The importance of risk, storytelling and truth took center stage at the inaugural Investigative Film Festival: Double Exposure in Washington D.C. on October 1 and 2, 2015. In addition to screenings of acclaimed films, the festival featured a two-day symposium that convened filmmakers, journalists, funders, students and commissioning editors to exchange ideas, resources and best practices.
A particularly important issue for documentary filmmakers, investigative journalists and non-profit organizations alike is funding from the philanthropic community – major foundations, family foundations and other support organizations. CMSI Co-Director Caty Borum Chattoo led a conversation with panelists representing the Sundance Documentary Film Program, the John D. and Catherine T. MacArthur Foundation, and the Reva and David Logan Foundation as they discussed their funding strategies and insights for potential applicants.
A common throughline in the projects typically funded by these organizations is that they transcend the norm, presenting new and interesting stories. In his discussion of their funded film projects, Richard Logan of the Logan Foundation commented that they support proposals of “great stories, well told. Films that tell us who we are, they way it is, and who we might become… proposals that are on the bleeding edge don’t scare us.” Lauren Pabst of the MacArthur Foundation highlighted that the foundation’s historical commitment to independent media and documentary films stems from the need to bring forth new voices and perspectives to the shared media and information ecosystem. A principle component in the MacArthur funding structure is its support of training and mentoring programs, typified in their support of the Producer’s Lab at Firelight Media. John Cardellino, a senior consultant for the Sundance Documentary Film program, highlighted the organization’s mandate to present human rights and social justice through compelling cinematic documentary storytelling. Cardellino pointed out that a number of films and filmmakers present at the festival previously received funding support from Sundance. Not surprisingly, each panelist also commented that the work their respective organizations fund tend to speak to the cultural issues currently at play (either purposefully or inadvertently), as they all take pains to support work that provides a platform for unheard voices and underreported issues. In reflecting on the Logan Foundation’s commitment to the protection of freedom and democracy, Richard Logan said “Our goal is not to set an agenda but to move the bow of the ship of life by one degree.”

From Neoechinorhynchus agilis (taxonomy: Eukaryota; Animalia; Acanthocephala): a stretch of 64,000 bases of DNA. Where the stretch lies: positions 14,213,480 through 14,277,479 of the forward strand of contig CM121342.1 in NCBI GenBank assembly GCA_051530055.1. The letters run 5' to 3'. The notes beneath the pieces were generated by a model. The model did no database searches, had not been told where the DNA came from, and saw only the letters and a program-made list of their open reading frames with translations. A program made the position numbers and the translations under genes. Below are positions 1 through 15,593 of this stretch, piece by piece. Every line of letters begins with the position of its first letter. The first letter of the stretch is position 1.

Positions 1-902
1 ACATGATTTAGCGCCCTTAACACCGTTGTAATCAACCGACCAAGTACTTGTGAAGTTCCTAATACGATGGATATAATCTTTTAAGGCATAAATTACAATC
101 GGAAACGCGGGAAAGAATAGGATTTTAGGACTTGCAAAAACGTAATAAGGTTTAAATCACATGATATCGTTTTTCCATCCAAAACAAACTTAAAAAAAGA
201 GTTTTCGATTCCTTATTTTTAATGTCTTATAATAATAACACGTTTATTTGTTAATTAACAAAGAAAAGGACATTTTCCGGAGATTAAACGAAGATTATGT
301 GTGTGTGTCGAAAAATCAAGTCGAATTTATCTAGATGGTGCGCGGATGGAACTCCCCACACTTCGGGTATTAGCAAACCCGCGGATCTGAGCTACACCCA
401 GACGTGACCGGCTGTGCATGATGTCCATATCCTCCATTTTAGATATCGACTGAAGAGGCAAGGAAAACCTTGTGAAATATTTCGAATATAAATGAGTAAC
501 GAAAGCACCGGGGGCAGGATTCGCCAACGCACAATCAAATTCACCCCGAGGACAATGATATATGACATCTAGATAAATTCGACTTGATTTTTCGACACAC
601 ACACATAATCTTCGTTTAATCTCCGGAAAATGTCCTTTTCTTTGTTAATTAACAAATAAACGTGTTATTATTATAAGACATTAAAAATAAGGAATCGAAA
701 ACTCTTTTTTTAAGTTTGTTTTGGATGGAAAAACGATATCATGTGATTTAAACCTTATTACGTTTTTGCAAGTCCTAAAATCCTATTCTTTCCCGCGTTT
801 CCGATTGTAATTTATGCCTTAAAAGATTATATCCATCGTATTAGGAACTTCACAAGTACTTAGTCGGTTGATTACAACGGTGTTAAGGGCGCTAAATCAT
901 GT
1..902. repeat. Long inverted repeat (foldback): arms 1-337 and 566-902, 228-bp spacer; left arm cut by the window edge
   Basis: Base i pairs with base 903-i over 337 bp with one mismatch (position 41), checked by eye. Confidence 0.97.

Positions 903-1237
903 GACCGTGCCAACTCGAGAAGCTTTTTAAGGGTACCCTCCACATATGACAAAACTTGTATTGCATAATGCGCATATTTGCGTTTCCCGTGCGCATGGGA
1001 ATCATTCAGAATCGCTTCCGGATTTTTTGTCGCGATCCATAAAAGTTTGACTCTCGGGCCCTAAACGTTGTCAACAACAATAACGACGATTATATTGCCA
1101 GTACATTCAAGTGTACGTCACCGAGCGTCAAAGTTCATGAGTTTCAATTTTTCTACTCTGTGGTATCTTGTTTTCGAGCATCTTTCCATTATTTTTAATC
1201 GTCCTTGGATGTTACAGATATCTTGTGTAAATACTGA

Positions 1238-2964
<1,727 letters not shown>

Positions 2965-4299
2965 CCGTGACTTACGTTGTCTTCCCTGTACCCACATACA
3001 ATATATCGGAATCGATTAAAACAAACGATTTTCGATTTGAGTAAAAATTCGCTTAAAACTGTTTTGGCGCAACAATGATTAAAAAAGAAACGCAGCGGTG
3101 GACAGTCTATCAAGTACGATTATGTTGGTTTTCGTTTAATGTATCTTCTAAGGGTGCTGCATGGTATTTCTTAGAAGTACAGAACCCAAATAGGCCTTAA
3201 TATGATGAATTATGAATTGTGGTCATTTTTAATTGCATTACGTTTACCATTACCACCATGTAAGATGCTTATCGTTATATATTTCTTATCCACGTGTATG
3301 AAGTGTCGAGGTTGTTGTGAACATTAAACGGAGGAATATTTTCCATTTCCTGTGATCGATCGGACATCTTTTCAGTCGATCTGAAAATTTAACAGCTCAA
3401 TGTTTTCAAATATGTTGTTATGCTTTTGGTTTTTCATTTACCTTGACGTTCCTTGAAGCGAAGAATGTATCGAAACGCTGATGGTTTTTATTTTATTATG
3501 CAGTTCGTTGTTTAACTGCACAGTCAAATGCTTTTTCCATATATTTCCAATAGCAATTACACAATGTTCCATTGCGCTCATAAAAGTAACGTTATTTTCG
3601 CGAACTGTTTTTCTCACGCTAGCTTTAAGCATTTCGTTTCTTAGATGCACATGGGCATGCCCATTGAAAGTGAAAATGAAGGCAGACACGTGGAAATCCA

Some major themes emerged from the conversation:
These are business decisions, so know your business.
Moderator Chattoo highlighted that potential grantees are not only telling an interesting story in their work, but they also must tell a business story in their grant requests. Funders aren’t funding projects just because they like them, but because they believe in the business acumen, established track records and ability of the potential grantee to complete the work successfully. Attention to logistics, clearly-stated objectives, established need, target audiences, distribution strategy and proper budgeting were all mentioned as important components to an application package, alongside a proven track record. The organizations in question very rarely provide funds for first-time or early-career directors/producers or organizations. Additionally, each panelist emphasized that a crucial component to a successful application is an organizational infrastructure with established leaders and a track record for doing the work. Using acclaimed filmmaker John Pilger as an example, Logan remarked that “he understands the process from end to end,” noting that Pilger accounts for both the actualities and possibilities in the process, thus eliminating a last-minute funding need to complete his films. Lauren Pabst, program officer in the MacArthur Foundation’s media program, emphasized how important it is for grantees to articulate their business plan for each project, including a strong understanding of target audience and a sense of how they will collaborate. Demonstrating reach and full plans for success is key, not just explaining the project’s content.
Projects that simply reflect a social issue where it is, or that seem predictable and pro forma, likely won’t get funded. Pabst referenced this idea directly, saying her colleagues consider questions like whether or not the proposal includes a focus on an urgent issue told in a new way, or a policy issue, or new people coming together in a meaningful way, or perhaps a nascent social issue that might be emerging in a crucial moment. The same is true of particular approaches to work that might be funded – from conferences to projects to films.
Funding is about relationships.
All three funders emphasized the importance of knowing the specific criteria of foundations and other grant-giving organizations for social-change and documentary work. From a business perspective, funding relationships are a matter of shared objectives and values, so that’s the first step toward alignment between a foundation and a grantee. But beyond shared objectives, funders have precise guidelines, and grantees who don’t heed them might be wasting their time. As an example, Pabst mentioned that they receive many proposals for historical documentaries, but even when the proposals are excellent, the MacArthur Foundation won’t fund them because they do not fund this kind of film work.
IFF will be making available the videos of each symposium session on its website.